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Flight attendant's job: Harder than it used to be?

Flight attendants, including JetBlue's now-famous Steven Slater, often deal with annoyed or irate passengers. But the climate in which they work is more stressful than it used to be, experts say.

Flight attendants deal with annoyed or irate passengers on a regular basis. But the climate in which they work is more stressful than it used to be, experts say.

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Whatever caused JetBlue flight attendant Steven Slater to make perhaps the most memorable “departure” in airplane history is no doubt more complicated than an unpleasant run-in with a passenger.

After all, flight attendants deal with annoyed or irate passengers on a regular basis. Attendants are, for better or for worse, often a passenger's first human contact with anyone from the airline – and depending on how the passenger's whole airport experience has gone, that contact can be pleasant or raw.

The challenge now is that the climate surrounding the job of flight attendant has become more stressful than it used to be, say some flight attendants and those who study their careers.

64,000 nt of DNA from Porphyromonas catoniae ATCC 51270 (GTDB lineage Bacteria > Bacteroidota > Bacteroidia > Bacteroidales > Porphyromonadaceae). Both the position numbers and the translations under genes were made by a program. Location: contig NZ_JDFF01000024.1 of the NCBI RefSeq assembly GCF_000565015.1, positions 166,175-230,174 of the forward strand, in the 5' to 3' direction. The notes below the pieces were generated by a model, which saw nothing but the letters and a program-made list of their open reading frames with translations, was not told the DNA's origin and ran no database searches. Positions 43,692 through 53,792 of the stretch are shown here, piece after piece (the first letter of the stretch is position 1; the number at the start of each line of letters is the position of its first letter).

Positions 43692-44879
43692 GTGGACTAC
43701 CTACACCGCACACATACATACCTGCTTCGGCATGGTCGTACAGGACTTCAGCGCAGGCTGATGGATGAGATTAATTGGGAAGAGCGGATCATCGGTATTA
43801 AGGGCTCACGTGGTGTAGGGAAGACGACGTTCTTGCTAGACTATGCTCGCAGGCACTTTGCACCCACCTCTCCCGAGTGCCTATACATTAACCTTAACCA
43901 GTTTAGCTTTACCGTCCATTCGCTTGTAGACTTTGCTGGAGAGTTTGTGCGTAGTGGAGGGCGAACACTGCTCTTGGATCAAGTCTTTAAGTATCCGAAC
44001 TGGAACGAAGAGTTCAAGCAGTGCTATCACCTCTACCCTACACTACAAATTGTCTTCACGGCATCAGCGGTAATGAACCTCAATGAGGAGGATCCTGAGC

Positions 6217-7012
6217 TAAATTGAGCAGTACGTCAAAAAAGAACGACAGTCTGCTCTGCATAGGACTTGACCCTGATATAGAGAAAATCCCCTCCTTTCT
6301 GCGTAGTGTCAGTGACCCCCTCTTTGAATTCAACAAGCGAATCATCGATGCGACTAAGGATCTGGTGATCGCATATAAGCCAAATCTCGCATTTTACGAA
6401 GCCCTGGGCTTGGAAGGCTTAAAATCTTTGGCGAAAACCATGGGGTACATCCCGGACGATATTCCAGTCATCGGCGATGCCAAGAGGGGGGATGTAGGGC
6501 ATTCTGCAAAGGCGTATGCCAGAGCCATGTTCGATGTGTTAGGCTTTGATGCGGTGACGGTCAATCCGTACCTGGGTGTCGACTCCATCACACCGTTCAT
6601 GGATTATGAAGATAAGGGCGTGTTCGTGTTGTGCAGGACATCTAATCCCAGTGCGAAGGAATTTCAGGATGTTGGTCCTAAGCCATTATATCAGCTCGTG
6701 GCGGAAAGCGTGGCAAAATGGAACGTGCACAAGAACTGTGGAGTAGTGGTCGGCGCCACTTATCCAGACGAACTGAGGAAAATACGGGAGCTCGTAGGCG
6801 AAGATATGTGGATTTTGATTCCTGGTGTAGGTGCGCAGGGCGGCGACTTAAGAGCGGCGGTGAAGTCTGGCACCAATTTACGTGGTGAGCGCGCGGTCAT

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“Our jobs have changed so much over the past 10 years," writes 20-year veteran flight attendant John Safkow of Castro Valley, Calif., in an e-mail. "I never used to feel it was a 'job'. Never felt as if I was going to work. Now, it's a job. I just want to get the hours in and go home.”

Mr. Safkow, who writes online under the name “Martha Stewardess” and requested that the name of the airline he works for not be published, is one of dozens of flight attendants who blog – and sometimes vent – about their in-flight experiences.

Before the 9/11 terrorist attacks, he writes, airlines were profitable and spent money trying to make passengers more comfortable.

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